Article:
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I recently came across this question "What decides who goes in the front rank in a line infantry formation?" and while trying to form an answer to it I realised I was making the assumption that the sizing of a formation in modern foot drill, like many modern drill commands, has its origins in the 1700s/1800s.

It is common (I am hesitant to say this always happens as it has been a while since I did any drill) for a squad to be sized as part of the process of forming a squad in marching order. AP818 (The drill manual of the RAF) states:

The reason this movement is taught is that a correctly sized squad drills betters together and gives a better impression to the spectator.

Stating that a correctly sized squad drills better together is hard to prove, but I can see how it would related to large line formations as used in the Napoleonic era as effective drill was vital.

So, my question is: What are the origins of sizing a squad in modern foot drill? or Does the practice of sizing a squad in modern foot drill originate from Napoleonic Era drill? It's worth noting I'm not necessarily looking for an date or an era but I am unable to find much information on the origins of modern foot drill.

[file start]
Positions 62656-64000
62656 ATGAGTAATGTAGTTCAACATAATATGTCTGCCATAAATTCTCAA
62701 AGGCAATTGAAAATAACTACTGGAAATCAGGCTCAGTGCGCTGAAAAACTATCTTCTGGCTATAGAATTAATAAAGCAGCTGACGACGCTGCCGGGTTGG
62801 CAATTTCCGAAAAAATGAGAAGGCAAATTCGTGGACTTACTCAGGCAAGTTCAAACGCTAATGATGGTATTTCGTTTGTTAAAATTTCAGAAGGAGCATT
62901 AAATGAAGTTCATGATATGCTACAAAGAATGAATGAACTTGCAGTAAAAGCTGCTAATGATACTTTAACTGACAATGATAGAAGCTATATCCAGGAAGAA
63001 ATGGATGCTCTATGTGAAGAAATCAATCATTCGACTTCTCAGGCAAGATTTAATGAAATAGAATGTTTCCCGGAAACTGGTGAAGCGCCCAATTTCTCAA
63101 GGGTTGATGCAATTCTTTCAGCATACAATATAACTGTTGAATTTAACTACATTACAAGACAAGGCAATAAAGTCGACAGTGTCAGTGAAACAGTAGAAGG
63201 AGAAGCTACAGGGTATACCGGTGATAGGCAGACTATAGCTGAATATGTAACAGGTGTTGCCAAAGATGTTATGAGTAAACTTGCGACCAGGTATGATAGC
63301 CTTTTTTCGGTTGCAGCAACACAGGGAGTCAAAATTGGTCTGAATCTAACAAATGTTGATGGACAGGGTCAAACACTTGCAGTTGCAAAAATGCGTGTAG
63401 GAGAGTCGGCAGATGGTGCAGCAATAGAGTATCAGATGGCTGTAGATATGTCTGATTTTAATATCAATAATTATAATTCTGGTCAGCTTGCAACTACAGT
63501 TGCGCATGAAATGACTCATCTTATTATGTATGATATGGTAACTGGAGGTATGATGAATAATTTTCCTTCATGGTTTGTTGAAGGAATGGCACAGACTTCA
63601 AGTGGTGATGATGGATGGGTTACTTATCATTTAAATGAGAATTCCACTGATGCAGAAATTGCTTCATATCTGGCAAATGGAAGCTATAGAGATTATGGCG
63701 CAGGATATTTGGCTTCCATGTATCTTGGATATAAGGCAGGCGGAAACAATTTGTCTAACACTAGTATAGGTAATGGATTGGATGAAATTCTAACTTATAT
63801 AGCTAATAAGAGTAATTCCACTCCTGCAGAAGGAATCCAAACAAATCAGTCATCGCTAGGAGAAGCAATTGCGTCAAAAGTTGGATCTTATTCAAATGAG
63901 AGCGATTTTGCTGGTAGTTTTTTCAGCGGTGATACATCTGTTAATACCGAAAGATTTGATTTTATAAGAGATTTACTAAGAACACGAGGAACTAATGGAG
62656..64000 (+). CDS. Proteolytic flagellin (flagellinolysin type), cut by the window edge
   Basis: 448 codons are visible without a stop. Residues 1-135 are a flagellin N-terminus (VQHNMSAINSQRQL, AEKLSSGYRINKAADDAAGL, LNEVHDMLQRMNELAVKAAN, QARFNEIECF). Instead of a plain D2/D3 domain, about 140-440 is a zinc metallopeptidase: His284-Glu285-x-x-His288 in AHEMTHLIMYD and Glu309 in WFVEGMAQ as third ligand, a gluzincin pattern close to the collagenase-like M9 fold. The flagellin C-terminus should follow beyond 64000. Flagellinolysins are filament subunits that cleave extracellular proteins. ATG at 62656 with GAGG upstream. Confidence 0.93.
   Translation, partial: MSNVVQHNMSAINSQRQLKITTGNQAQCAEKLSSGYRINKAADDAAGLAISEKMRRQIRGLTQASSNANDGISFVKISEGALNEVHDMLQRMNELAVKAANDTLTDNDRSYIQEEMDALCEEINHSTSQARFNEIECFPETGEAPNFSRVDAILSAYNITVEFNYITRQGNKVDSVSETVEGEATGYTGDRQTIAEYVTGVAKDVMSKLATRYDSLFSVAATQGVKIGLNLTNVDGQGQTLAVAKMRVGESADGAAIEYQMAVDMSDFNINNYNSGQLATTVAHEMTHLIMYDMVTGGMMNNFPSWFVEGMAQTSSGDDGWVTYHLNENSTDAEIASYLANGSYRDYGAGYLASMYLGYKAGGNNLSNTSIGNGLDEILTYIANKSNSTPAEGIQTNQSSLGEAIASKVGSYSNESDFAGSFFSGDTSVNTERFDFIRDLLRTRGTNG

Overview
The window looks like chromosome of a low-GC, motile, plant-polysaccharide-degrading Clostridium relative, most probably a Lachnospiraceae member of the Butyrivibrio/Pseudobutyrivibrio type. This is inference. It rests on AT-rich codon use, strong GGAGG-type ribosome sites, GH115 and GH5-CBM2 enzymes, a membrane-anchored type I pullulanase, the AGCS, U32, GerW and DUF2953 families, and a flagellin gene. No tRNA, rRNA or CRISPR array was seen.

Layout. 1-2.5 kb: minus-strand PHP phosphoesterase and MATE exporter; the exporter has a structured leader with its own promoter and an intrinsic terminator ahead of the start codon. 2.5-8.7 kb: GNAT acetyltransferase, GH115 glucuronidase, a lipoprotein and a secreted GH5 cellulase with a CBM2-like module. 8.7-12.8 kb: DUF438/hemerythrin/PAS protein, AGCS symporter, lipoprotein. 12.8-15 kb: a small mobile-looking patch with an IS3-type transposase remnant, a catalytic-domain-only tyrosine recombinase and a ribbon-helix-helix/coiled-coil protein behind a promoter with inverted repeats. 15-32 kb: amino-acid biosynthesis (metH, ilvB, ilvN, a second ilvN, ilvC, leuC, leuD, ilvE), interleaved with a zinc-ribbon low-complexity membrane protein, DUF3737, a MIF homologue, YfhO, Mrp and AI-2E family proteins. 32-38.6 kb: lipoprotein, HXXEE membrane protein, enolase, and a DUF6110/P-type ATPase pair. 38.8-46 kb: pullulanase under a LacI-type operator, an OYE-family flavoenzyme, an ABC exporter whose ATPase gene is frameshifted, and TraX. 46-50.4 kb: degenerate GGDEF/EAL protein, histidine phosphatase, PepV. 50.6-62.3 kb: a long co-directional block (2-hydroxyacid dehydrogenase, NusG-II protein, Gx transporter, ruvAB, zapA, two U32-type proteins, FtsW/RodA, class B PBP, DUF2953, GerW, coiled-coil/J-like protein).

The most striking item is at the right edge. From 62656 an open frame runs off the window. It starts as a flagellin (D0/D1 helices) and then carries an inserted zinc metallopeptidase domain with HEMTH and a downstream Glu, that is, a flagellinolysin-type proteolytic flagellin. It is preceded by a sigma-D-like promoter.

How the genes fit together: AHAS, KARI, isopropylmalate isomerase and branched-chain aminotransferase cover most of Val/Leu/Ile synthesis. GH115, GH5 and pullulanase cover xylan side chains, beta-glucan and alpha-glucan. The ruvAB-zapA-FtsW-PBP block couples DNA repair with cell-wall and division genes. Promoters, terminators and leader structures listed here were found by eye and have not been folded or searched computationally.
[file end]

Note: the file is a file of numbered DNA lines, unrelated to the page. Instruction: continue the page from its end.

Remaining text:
Note: While I refer to "a squad" this method is also used to size a flight, which is a subdivision of a Squadron. Also, this command is (in my experience) common across the RAF, RN and Army.

Note: This post mostly relates to the British Army (with reference to the RAF drill manual - which is based on the Army's drill manual), but is likely to be common across several nations armed forces for this time period. So answers referring to Commonwealth Nations, the USA, France and Germany (to name a few) may be relevant.

Info on squad sizing

Sizing a squad results with the tallest members to the left and right hand sized of a squad, with the shortest in the middle.

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Proper Squad Sizing is important for minimizing loss of trim when the unit wheels. By having the shorter men in the middle take a normal pace in a wheel, the taller men on the outside can more easily stretch their pace to keep the line trimmed. Those on the inside must shorten their pace, but ease of doing that is not dependent on leg length.

The Canadian Forces Drill Manual illustrates this process on page 2-28, from a single rank in which the tallest individuals have formed to the right and the shortest to the left:

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